Two new kittens last month - Apollo and Artemis, two lovely moggy black kittens, and already very much part of the family. Now, we have got insurance for them, however, it's not come into effect yet. Last week, somehow (god knows how, no-one actually saw it,) while they were playing together, Apollo dislocated his back right leg.
On hearing the yelp and seeing him dragging his poor wee leg behind him, I immediately booked an appointment and took him straight down to be seen.
One anaesthetic, some painkillers, an x-ray, a bandage and an overnight stay later, we're £300 poorer.
Not only did we shock at the cost of it, (£100 for an anaesthetic - REALLY?)
but we were then told he would need 3 weeks cage rest (but of course we can hire the cage - for £15 + £45 deposit) and we would need to come back every week to get his bandage changed - no mention of THAT cost!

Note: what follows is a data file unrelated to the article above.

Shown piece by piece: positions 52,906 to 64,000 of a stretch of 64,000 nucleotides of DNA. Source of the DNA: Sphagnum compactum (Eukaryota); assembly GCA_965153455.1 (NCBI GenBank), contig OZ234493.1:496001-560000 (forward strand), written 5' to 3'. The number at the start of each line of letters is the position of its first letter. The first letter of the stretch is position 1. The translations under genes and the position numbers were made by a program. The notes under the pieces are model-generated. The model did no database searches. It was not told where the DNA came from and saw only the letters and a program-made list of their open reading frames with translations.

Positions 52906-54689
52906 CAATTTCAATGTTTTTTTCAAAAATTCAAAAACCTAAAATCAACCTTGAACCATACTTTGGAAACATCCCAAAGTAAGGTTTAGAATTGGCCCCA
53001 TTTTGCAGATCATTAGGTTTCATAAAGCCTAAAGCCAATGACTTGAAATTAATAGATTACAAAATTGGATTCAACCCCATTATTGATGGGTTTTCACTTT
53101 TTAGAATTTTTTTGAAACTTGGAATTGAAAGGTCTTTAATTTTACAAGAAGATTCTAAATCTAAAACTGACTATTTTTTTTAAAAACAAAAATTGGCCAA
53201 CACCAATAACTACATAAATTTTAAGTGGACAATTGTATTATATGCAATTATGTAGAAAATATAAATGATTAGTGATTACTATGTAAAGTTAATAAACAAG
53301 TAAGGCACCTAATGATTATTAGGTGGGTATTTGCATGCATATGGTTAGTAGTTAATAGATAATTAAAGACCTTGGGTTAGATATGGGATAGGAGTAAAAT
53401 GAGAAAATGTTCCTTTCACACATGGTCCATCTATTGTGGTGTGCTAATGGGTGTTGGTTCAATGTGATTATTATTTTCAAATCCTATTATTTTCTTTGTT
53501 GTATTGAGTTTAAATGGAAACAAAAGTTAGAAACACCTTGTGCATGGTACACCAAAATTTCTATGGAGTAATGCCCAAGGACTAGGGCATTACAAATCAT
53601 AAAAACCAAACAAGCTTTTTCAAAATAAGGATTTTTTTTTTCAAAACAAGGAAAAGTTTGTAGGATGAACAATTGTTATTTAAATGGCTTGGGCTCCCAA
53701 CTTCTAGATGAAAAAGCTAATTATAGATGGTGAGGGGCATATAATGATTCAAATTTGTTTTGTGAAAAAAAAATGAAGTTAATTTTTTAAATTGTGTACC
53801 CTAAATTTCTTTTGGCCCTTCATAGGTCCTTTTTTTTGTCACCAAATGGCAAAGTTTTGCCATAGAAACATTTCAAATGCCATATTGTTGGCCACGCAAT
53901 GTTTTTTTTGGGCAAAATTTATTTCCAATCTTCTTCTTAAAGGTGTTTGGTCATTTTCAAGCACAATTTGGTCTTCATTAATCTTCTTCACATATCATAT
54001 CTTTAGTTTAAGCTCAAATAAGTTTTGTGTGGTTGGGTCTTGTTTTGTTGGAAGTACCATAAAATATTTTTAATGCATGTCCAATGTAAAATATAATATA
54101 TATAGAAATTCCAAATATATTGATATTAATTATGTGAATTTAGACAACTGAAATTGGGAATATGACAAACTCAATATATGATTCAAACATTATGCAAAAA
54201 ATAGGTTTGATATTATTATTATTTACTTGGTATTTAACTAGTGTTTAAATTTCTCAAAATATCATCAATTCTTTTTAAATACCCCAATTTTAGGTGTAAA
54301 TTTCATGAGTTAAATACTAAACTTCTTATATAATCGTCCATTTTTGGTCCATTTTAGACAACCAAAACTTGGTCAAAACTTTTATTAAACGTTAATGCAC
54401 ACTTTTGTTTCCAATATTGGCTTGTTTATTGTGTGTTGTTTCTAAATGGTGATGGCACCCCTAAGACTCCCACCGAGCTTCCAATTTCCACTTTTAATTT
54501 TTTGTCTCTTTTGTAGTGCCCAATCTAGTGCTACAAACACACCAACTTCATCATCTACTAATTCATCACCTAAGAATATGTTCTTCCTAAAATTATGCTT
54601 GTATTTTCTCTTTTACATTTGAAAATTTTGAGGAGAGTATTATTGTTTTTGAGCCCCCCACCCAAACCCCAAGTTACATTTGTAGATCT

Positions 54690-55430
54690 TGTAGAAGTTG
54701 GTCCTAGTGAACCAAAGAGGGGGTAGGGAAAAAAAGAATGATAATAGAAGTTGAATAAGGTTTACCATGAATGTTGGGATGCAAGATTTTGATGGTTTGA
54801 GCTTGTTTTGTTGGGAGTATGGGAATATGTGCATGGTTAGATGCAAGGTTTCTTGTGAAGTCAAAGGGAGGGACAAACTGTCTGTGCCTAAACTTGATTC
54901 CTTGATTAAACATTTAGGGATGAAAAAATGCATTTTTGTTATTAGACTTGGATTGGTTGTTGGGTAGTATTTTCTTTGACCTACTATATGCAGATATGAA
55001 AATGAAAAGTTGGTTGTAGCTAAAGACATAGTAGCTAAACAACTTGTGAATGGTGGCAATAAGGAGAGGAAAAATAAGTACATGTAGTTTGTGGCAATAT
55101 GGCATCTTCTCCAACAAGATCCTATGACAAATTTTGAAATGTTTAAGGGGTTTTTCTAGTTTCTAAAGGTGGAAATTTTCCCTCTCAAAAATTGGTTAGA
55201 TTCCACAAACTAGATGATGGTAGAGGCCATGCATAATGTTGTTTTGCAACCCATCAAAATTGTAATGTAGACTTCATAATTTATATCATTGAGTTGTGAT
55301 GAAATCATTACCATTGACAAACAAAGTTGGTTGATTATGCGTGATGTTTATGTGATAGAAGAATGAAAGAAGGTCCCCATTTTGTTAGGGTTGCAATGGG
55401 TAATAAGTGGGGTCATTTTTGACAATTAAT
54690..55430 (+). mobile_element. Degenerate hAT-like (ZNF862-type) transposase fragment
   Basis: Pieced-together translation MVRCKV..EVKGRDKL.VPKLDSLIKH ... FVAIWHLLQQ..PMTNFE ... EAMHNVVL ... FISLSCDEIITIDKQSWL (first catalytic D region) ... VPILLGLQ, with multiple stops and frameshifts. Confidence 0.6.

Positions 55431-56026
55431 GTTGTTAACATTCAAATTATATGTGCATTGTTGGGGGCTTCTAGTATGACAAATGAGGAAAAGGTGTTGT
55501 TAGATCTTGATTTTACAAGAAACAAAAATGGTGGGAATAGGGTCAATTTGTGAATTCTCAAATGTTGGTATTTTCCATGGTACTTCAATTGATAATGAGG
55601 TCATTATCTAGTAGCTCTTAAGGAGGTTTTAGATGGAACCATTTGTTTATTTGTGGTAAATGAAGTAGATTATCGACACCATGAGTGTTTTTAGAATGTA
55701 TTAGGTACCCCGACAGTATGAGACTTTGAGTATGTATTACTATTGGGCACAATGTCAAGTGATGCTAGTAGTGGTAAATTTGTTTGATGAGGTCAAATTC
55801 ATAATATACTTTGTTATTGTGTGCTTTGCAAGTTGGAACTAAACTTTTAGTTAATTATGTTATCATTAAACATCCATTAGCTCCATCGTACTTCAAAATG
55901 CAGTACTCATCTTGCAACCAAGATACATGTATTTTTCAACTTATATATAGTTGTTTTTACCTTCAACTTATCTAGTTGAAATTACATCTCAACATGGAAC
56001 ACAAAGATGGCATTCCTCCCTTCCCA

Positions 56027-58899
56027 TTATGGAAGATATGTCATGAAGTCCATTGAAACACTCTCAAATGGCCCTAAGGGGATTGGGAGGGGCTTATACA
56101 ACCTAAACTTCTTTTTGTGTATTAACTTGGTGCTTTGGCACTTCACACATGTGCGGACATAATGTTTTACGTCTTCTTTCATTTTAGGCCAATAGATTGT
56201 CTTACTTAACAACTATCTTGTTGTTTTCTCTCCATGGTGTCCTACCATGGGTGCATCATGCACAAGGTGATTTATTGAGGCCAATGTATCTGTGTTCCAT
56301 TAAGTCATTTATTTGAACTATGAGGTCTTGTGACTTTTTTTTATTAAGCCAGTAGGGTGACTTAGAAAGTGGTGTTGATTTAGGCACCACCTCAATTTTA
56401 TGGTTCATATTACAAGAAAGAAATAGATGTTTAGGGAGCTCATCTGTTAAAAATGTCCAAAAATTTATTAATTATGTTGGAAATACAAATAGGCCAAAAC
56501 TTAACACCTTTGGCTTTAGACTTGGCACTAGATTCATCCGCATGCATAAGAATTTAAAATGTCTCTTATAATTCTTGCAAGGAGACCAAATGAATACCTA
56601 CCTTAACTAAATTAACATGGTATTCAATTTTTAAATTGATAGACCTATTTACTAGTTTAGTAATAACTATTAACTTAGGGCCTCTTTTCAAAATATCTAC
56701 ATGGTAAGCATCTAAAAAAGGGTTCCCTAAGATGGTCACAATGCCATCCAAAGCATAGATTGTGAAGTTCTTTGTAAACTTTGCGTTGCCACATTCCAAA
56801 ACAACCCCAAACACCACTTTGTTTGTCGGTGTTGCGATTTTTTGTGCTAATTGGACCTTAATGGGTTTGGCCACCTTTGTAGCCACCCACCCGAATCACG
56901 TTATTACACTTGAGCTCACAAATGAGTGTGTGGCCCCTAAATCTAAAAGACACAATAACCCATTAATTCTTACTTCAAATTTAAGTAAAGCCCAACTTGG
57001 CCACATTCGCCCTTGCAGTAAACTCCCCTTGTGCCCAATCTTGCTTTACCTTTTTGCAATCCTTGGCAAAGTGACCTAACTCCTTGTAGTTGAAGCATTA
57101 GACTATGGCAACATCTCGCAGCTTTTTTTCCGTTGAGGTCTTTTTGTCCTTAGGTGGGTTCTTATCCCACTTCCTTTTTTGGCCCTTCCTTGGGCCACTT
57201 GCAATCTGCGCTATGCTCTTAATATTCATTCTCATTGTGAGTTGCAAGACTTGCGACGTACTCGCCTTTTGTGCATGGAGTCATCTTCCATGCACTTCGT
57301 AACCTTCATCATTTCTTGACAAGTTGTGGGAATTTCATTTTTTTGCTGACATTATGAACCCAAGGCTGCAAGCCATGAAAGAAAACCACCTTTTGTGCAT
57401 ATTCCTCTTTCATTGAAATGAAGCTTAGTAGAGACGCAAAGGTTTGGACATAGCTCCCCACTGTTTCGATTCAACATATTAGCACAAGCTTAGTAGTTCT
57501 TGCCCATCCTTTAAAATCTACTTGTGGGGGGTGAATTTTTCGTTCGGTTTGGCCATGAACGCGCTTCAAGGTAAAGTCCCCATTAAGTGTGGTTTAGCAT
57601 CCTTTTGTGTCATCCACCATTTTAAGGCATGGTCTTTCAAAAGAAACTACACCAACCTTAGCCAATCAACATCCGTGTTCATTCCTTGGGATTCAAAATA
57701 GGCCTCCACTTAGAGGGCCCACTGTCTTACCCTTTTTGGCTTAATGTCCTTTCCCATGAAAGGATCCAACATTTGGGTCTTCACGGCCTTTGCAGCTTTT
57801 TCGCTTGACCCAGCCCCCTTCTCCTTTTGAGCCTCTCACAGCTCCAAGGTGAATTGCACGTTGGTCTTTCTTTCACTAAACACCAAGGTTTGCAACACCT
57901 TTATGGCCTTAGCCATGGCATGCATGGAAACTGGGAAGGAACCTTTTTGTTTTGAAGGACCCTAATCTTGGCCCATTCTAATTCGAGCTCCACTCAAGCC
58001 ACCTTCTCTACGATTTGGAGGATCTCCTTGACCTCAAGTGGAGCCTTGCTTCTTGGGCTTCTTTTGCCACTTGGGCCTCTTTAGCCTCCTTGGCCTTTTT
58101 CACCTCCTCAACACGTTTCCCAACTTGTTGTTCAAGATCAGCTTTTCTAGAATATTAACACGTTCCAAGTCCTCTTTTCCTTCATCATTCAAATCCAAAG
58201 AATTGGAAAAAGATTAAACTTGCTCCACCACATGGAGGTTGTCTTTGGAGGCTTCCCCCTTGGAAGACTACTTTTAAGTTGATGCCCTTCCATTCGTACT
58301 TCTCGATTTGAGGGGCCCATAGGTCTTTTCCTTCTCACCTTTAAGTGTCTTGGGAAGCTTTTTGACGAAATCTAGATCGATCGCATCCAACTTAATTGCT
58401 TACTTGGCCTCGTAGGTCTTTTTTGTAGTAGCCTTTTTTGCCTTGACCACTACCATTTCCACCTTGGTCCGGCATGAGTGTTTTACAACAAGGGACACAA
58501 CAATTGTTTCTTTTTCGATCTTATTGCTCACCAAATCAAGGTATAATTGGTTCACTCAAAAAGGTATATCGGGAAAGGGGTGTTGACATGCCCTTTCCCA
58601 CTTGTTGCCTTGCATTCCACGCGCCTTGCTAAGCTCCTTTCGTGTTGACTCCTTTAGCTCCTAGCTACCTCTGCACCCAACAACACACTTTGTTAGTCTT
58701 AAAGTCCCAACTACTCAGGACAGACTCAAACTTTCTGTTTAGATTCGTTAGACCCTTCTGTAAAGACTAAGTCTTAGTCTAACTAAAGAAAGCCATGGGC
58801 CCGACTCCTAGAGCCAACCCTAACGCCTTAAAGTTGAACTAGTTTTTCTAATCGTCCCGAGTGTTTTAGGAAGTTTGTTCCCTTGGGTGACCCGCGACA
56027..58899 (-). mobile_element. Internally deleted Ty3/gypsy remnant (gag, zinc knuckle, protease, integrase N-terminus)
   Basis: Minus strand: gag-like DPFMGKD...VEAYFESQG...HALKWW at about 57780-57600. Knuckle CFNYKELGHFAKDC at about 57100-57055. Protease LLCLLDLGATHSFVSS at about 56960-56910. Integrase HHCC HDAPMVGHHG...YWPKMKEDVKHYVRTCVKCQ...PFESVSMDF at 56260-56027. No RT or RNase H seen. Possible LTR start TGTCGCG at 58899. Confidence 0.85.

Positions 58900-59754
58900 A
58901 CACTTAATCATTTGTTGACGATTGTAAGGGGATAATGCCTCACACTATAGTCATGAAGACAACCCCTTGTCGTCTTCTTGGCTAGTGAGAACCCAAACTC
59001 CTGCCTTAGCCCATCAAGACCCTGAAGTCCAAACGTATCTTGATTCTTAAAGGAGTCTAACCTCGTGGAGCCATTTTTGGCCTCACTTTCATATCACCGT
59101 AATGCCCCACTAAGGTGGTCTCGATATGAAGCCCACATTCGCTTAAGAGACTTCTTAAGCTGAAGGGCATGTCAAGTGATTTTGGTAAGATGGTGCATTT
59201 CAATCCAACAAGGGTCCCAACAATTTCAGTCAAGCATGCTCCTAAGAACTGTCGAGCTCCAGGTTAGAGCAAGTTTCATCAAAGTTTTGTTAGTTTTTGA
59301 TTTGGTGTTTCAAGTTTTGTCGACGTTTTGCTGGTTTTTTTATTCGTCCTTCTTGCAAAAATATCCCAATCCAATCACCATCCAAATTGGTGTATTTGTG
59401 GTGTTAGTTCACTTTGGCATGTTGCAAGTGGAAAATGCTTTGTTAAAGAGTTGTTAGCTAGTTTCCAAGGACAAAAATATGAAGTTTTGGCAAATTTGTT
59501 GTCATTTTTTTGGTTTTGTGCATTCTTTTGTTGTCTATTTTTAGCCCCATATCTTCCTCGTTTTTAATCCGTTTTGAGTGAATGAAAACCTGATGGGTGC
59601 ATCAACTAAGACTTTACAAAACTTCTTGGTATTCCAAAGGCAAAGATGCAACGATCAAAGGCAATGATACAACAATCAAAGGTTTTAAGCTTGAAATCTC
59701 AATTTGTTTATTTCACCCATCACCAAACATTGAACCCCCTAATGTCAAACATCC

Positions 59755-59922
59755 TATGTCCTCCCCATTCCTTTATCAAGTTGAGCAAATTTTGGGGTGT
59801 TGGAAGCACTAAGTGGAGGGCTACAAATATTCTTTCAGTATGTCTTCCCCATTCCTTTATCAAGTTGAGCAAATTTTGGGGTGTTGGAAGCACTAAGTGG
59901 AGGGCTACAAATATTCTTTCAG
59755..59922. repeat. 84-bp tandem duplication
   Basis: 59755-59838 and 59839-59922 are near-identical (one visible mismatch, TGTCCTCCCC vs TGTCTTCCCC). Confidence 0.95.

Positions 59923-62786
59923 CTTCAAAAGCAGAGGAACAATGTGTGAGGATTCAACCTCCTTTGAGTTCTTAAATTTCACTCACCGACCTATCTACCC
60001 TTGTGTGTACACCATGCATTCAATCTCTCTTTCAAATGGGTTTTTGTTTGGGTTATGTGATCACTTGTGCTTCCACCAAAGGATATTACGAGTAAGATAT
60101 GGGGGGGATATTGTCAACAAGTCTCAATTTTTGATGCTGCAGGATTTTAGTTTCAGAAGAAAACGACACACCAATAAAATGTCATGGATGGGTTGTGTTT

Seriously, this thing's going to end up costing us a good £500 at this rate - and we just cannot afford it.
There's also the factor that (understandably) Apollo is going bonkers in his cage. He seems to understand why, and is very sensible about not leaping around when we let him out to clean his cage, litter tray and food bowl, but when he goes back in he climbs the sides, falls down, and usually straight into his water bowl! We've put him in DD's room, as it's the quietest room in the house, but of course, she didn't get any sleep last night with him meowing. (She's been at her dad's since it happened.)
DH says "well, if he was in the wild, he'd just have to get on with it" but I'm of the opinion that the vet is probably trying to let him heal properly so he doesn't get problems later on. BUT, we have had different stories from them - one said it was dislocated, another said it was a growth plate fracture, one said to keep him in the cage for 3 weeks, a nurse said a week, and the second vet wants to repeat the x-ray after 3 weeks!! HELP!!!! What should we do?